At the sign of the Barking lion...

All Saints, Great Ashfield

At the sign of the Barking lion...

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Great Ashfield

Great Ashfield Great Ashfield Great Ashfield Great Ashfield
Great Ashfield Great Ashfield Great Ashfield Great Ashfield

385   The villages in this part of Suffolk are working villages, too far from anywhere important, and too agri-industrialised, for them to be attractive to commuters. But the setting of All Saints is delightful, set on a slight rise with a stream along the edge of the churchyard. You have to cross a watersplash to reach it. The churchyard has an abundance of 19th Century gravestones, a reminder that the rural population of East Anglia reached its peak with the 1851 census, and has been falling away ever since. Steps on the south-eastern corner of the churchyard lead you to a memorial to the 385th Bombardment Group of the US 8th Air Force.

The tower is rather severe, relieved slightly by the little spirelet. The stairway acts as a buttress to to south east corner. But the porch is a delight, a Tudor brick one dressed in flint, entirely in the style of the wholly flint ones of a decade earlier. It is reminscent of the red brick porch at Ixworth Thorpe, a few miles to the west, and Sam Mortlock found the same little heads used as decoration on both, suggesting that they were the work of the same builder.

I have never been very fortunate with visits to this church. For many years, there was no keyholder notice, but while the church is still kept locked there are now three available keys. When I went to get one of them, the nice lady was already standing at the gate with it - she had been in her garden and heard me telling Peter Stephens that there was now a notice, and had hurried inside to get the key.

You step into a rather crowded nave, full of interest. Turning to the east, you see a chancel full of coloured light from what I think to be quite the best AK Nicholson window in East Anglia. it depicts the Risen Christ with attendant angels, and at the bottom are a sower in a field, and an angel reaping sheathes of wheat, both figures carrying out duties which must have seemed entirely familiar to locals as late as 1926, when this window was installed. AK Nicholson was the artist of the apotheosis of Anglicanism in the 1920s. Here we see the triumph of the Church of England before its long, slow decline over the next five decades.

AK Nicholson: as ye sow AK Nicholson: serve him in the temple AK Nicholson AK Nicholson: so shall ye reap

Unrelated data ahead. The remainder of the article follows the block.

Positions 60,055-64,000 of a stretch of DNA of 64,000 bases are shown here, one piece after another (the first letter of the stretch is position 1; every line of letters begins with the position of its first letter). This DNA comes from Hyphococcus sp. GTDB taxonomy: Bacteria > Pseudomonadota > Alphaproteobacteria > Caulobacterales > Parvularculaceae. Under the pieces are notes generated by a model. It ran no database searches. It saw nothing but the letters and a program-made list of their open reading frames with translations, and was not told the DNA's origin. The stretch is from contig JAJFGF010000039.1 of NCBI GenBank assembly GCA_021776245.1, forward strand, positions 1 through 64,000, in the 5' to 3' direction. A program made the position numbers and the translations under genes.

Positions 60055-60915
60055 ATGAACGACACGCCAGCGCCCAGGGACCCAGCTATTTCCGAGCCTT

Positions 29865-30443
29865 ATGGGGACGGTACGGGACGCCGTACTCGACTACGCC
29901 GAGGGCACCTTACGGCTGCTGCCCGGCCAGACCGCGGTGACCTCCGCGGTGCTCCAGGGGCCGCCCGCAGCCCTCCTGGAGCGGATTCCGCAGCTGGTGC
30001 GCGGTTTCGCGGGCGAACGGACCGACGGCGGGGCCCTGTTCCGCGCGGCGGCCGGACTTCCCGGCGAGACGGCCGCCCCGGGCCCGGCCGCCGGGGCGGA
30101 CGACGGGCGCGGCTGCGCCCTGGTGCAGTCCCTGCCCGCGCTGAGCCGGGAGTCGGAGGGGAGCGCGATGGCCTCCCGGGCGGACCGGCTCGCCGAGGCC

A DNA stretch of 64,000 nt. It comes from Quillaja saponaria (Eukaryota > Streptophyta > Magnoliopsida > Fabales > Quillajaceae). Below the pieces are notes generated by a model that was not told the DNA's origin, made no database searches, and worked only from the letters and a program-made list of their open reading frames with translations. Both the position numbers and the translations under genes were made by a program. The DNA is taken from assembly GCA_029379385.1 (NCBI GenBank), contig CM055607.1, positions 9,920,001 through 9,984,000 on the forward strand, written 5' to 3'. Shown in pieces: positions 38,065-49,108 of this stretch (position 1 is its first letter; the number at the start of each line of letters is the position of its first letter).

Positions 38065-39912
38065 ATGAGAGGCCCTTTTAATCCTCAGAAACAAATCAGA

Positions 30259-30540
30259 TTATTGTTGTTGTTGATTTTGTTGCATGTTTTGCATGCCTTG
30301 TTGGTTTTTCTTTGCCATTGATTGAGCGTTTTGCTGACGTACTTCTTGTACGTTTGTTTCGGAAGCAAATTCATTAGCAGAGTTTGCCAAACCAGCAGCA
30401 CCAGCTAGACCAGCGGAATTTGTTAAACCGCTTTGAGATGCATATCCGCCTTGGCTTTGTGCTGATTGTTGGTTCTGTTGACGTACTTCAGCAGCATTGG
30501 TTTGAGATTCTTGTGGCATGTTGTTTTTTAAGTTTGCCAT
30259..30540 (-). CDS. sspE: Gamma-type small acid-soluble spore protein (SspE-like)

AK Nicholson: angel AK Nicholson: the Risen Christ AK Nicholson: angels crown him AK Nicholson: angel

At the east end of the north aisle is the feature which will be of most interest to many visitors, the memorial chapel to 385 Bombardment Group. The design was one of the last works of the great H Munro Cautley as diocesan architect, full at once of his intelligent medievalism and the cinema deco which often informs his work. The later window to the north is by the Suffolk-based artist Surinder Warboys, the upper part depicting the bombers flying out across a Suffolk sky.

Cautley's memorial chapel Surinder Warboys window

One very unusual survival is a medieval bench end of a mermaid, badly damaged but still recognisable as such. But perhaps the most singular feature of All Saints, and one not easily missed, is the imposing pulpit, one of the biggest and squarest of its kind in Suffolk. It is dated 1619 at the front of the tester, and Sam Mortlock thinks it was probably donated by William Fyrmage, a known benefactor at the time and the probable reason for the intials WF at the back. Near it, a stall is carved with blacksmith's tools.

Nicholas Fyrmage, another benefactor, has a most curious early 17th Century charity board in his honour, stretching out like an unfurled scroll and now attached to the chancel wall. The reason for its nature is that it was originally displayed along the roodbeam, a constant reminder to locals.


Simon Knott, April 2011



looking east sanctuary pulpit font
mermaid gave his life at the battle for Overloon & Venray a band of men whose hearts God touched Nicholaus Fyrmage, generosus blacksmith's tools

ales victoria Henry Arthur Elmer 1896 1950 and of her infant daughter

HAE 1896 LE 1950


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